Maori in traditional dress. They sing in a house where the signing of the famous Treaty of Waitangi was debated over. Seen to be a compromise over the ownership of land between Maori and new British Settlers, it was finally legitimized in 1840.
Kia Ora -
Hello all, sorry it has been so long since I wrote last but finals at University weren't terribly exciting. However, I did finish a few weeks ago and have since traveled with Isabelle to the region above Auckland labeled the 'Northland'.
We spent 10 days exploring, first traveling up the end coast of the peninsula and then back down the west. Orewa was our first stop where we camped for 2 nights in a tent where both our heads and feet touched each side. So I'll say we fit rather 'comfortably'.
From this location we explored a couple islands. First Tiritiri Matanga where many near-extinct birds live and the island was designated a sanctuary back in the 70's. Then Kawau Island which holds some historical significance with an old copper mill and famous mansion built back in the mid 1800's by some British dude. It is now a museum.
All the towns we visited were rather small with not too much going on. For fun, Isa and I attempted drumming with a local group in Orewa that gets together alongside the beach every other night. Our beats may not have sounded all that great but
the picture and Isa, say it all...
we looked impressive 😊
Further north on the east coast we visited Paihia where we went sailing in search of dolphins and hiked to beautiful Haruru Falls as the pictures show below. Being geography majors 😊, we made sure to experience the cultural attractions by watching a play put on my Mauri’s which described a bit of their history and heritage.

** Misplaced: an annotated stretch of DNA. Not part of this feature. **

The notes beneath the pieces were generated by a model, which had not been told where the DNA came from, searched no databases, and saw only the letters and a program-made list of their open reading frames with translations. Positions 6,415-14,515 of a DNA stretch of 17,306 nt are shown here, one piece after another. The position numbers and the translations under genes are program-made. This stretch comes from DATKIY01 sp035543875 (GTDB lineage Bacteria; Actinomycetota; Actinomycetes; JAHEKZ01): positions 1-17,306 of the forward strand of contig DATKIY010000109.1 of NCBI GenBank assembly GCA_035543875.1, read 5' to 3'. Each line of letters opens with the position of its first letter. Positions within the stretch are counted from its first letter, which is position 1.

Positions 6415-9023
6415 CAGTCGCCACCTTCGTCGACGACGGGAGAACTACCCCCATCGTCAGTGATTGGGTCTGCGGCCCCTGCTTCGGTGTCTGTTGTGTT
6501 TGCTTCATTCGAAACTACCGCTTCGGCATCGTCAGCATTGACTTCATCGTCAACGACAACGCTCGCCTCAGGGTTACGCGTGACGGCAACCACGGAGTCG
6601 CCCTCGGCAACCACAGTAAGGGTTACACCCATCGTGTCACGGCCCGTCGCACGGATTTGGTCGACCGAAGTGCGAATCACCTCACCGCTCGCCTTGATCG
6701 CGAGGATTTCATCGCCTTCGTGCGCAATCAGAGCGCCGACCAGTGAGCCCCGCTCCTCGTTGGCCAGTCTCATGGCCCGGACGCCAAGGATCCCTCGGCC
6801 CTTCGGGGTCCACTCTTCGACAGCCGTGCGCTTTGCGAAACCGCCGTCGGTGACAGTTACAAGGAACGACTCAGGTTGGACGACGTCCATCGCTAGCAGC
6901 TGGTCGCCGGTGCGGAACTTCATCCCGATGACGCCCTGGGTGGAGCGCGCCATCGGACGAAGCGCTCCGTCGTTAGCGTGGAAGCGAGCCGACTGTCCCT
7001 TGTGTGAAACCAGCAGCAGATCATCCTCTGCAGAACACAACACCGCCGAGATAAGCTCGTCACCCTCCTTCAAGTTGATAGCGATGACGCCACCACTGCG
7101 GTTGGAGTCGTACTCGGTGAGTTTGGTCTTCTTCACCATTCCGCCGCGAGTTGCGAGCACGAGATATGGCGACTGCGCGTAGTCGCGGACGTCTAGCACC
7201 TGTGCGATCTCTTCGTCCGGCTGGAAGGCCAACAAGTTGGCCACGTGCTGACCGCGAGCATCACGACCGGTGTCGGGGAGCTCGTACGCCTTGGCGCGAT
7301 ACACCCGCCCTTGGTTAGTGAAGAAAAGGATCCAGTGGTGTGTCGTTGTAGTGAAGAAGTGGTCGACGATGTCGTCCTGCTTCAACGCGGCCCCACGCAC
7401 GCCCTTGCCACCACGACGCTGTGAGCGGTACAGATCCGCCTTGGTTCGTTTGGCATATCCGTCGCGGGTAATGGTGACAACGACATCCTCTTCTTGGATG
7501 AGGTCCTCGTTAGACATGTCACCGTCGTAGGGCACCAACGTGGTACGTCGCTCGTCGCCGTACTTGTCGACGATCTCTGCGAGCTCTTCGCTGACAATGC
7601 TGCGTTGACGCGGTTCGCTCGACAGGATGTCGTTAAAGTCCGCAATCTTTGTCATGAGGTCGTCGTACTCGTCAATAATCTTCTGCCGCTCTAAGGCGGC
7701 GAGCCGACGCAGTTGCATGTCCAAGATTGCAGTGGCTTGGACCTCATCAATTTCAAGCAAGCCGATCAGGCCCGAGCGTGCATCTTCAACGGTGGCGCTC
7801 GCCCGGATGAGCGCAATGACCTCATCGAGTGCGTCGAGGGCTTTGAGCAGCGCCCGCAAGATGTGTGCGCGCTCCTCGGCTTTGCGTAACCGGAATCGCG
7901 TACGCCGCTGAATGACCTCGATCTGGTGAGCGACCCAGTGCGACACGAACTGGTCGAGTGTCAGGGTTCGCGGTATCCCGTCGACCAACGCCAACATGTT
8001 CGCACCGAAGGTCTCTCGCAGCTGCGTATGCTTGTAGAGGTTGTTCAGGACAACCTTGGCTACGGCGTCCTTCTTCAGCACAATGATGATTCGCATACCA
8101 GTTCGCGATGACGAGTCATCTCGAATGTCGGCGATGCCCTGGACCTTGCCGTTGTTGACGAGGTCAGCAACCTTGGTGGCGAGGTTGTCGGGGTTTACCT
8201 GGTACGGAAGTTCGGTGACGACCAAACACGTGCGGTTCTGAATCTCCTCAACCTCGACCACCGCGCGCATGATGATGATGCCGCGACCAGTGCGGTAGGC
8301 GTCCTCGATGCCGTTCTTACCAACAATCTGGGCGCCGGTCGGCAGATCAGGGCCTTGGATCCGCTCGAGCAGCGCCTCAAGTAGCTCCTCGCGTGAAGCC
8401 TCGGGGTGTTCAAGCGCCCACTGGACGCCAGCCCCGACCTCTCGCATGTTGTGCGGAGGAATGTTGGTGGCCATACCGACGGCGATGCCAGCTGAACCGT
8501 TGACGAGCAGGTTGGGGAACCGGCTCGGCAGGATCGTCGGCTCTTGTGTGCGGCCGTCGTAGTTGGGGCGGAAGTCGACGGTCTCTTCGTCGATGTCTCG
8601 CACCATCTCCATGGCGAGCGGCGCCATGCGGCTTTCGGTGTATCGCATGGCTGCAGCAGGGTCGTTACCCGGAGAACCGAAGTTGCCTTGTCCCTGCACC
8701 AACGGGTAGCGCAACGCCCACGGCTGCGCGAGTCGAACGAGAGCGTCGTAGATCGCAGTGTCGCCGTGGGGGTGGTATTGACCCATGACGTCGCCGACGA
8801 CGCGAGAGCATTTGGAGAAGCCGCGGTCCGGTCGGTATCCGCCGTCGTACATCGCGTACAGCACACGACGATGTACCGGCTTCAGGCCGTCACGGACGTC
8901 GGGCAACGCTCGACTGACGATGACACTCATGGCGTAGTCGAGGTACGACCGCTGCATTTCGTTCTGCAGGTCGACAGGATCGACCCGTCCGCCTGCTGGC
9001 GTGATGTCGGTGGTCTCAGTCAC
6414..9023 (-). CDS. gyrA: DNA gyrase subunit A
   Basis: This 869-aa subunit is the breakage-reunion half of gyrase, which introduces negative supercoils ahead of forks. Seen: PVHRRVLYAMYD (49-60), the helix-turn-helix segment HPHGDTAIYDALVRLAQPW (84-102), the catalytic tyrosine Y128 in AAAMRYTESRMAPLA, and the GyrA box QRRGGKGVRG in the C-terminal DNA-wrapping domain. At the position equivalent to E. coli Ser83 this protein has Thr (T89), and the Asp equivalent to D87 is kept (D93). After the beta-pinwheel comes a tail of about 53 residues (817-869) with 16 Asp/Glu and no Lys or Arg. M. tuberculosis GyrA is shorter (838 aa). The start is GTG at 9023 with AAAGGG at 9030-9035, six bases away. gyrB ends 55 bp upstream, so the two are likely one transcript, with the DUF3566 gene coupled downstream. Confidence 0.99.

So, Isa and I finally decided we love New Zealand based on one spot, Matai Bay. The picture below may be beautiful but trust me, it doesn’t do it justice. I can only imagine how incredible it would be to first to discover such a bay. Although, it feels as though have because there is not a single town nearby. Because of this, Matai Bay is barely mentioned in travel books and therefore has very few visitors.
From here we made our way up to Cape Reigna staying the night in Pukenui with a farmer whose dog liked me the first day but reconsidered his decision the next day and bit me right in the knee, of all places! hah, the wound wasn't bad...you should have seen the dog...just kidding, I fled.
Wounds and burns
I'm enjoying the water after a 5km hike to reach the falls.
later, we made it to the very northern tip of new Zealand where the wind was so strong it would blow your legs out from under you if you didn't fight it and hold on to someone else. The massive sand dunes which drop into the rough blue sea were breathtaking against the burnt red soil and green green farmland which surround them.
We saw a bit of bad weather on the west coast heading back to Auckland. I made the bad decision to step out for some fresh air when we drove our car onto a ferry to get across to Rawene, and got a mouthful of fresh sea water. But the drive through the forests on the west coast is magical, unless of course you get carsick from curvy roads (I kept gasping at the amazing scenery as Isa kept needing me to pull the car over).
We stopped in the forest to see Tane Mahuta, the largest Kauri tree in New Zealand, before making our way to Auckland and the AFI concert which I dragged Isa too but she took to them well, probably because I had forced some of their songs into her head
by playing them so often during the car ride.
I have been back in Hamilton for about 5 days preparing my trip to the South Island, which begins tomorrow. I hope you all stay tuned for the adventures that await me down there.
Have a wonderful Thanksgiving!
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